Wednesday, October 31, 2012

THE UNCOUPLING by Meg Wolitzer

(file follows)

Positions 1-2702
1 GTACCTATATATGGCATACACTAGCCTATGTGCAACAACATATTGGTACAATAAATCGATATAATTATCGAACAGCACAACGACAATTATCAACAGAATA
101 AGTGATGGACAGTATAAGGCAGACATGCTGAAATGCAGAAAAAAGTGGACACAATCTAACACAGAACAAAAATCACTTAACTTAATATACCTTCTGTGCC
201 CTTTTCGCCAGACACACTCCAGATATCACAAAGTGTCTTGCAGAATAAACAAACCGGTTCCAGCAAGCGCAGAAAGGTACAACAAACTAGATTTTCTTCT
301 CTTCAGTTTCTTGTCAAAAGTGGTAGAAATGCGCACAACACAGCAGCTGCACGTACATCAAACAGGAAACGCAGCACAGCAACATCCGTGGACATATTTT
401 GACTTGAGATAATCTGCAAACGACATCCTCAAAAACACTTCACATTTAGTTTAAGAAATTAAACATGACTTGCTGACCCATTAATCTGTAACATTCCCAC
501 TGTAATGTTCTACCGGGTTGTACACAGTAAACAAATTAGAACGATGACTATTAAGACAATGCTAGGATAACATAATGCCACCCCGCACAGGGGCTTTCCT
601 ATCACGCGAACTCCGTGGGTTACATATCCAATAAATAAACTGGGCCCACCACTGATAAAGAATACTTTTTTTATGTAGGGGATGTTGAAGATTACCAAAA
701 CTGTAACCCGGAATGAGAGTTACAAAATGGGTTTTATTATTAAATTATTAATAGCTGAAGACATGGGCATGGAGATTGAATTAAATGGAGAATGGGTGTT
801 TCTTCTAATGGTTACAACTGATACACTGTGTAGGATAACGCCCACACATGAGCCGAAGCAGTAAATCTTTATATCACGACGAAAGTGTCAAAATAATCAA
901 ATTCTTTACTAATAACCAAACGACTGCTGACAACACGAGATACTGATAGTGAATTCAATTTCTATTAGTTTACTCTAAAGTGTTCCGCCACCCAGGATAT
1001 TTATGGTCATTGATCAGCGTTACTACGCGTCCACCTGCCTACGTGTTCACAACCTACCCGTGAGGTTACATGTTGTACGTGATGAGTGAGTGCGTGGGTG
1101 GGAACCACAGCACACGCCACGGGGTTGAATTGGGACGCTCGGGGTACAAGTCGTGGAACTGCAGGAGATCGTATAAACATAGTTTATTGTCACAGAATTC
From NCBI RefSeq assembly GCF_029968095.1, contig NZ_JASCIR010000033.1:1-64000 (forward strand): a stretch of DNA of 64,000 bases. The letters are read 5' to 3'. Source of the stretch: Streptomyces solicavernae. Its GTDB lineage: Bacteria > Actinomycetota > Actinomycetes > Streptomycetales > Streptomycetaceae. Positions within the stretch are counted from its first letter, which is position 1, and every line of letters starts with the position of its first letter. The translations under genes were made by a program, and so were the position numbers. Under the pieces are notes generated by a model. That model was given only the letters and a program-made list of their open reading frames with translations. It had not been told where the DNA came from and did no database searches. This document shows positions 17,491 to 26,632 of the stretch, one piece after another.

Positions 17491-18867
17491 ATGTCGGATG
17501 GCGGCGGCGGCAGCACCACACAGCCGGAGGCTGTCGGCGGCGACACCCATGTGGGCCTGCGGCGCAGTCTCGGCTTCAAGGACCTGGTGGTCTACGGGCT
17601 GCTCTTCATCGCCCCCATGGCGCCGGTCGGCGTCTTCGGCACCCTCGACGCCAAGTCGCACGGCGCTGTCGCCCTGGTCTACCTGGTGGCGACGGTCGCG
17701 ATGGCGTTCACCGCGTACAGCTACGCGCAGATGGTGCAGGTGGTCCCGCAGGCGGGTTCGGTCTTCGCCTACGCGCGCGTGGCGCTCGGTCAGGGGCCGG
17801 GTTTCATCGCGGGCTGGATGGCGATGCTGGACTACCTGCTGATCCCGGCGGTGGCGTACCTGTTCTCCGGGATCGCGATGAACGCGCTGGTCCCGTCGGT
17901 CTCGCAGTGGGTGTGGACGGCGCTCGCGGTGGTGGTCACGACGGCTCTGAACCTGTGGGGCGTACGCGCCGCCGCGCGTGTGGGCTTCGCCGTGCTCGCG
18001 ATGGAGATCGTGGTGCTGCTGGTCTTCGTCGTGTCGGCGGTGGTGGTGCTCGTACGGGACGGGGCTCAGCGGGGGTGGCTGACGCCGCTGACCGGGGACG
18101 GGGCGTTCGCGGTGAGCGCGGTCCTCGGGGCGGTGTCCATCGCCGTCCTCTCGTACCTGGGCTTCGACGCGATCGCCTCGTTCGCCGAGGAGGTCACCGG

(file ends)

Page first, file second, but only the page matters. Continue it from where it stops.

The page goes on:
Lysistrata is an ancient Greek play in which the female lead organizes a sex strike against the Peloponnesian War.  The new drama teacher in Stella Plains, NJ, has chosen this for the high school's annual theatrical production.  Subsequently, a chilly breeze sweeps through the lives of various women in town, causing them to have an aversion to sex.  I can handle a bit of the supernatural in a book, but I can't remember the last time I read a novel that had an enchantment like this, and it seemed a little fairy-tale-ish.  Dory and Robby Lang are married English teachers, and Dory's sudden lack of interest in sex threatens to unravel their marriage.  Dory's single friend Leanne abruptly ends her three romantic liaisons, including one with the married school principal, after his wife suddenly bounces back from chronic fatigue syndrome.  This schism seems to be a good thing, but most are not.  Most poignant is the break-up of Dory and Robby Lang's daughter, Willa, with the drama teacher's son, Eli.  The drama teacher herself is somewhat immune to the mystical spell that has swept the community, since her husband lives in Michigan, so that sex is a rarity anyway.  Since most couples don't discuss their sex lives, the denizens of this community don't realize that they are part of a wave of abstinence.  Several reviewers have mentioned the humor in this novel, but mostly I didn't get it.  One woman's husband comments to his wife, as she is looking in the mirror, that she has let herself go.  Is this supposed to be funny?  I did enjoy one inside joke of sorts, in which Robby makes a sarcastic comment about a grammatical mistake his daughter makes.  I like that the author doesn't point out what the mistake is, nor does she have Robby correct it, so that the grammatically challenged will just say "Huh?" and read on.  The rest of us can smirk along with the author.

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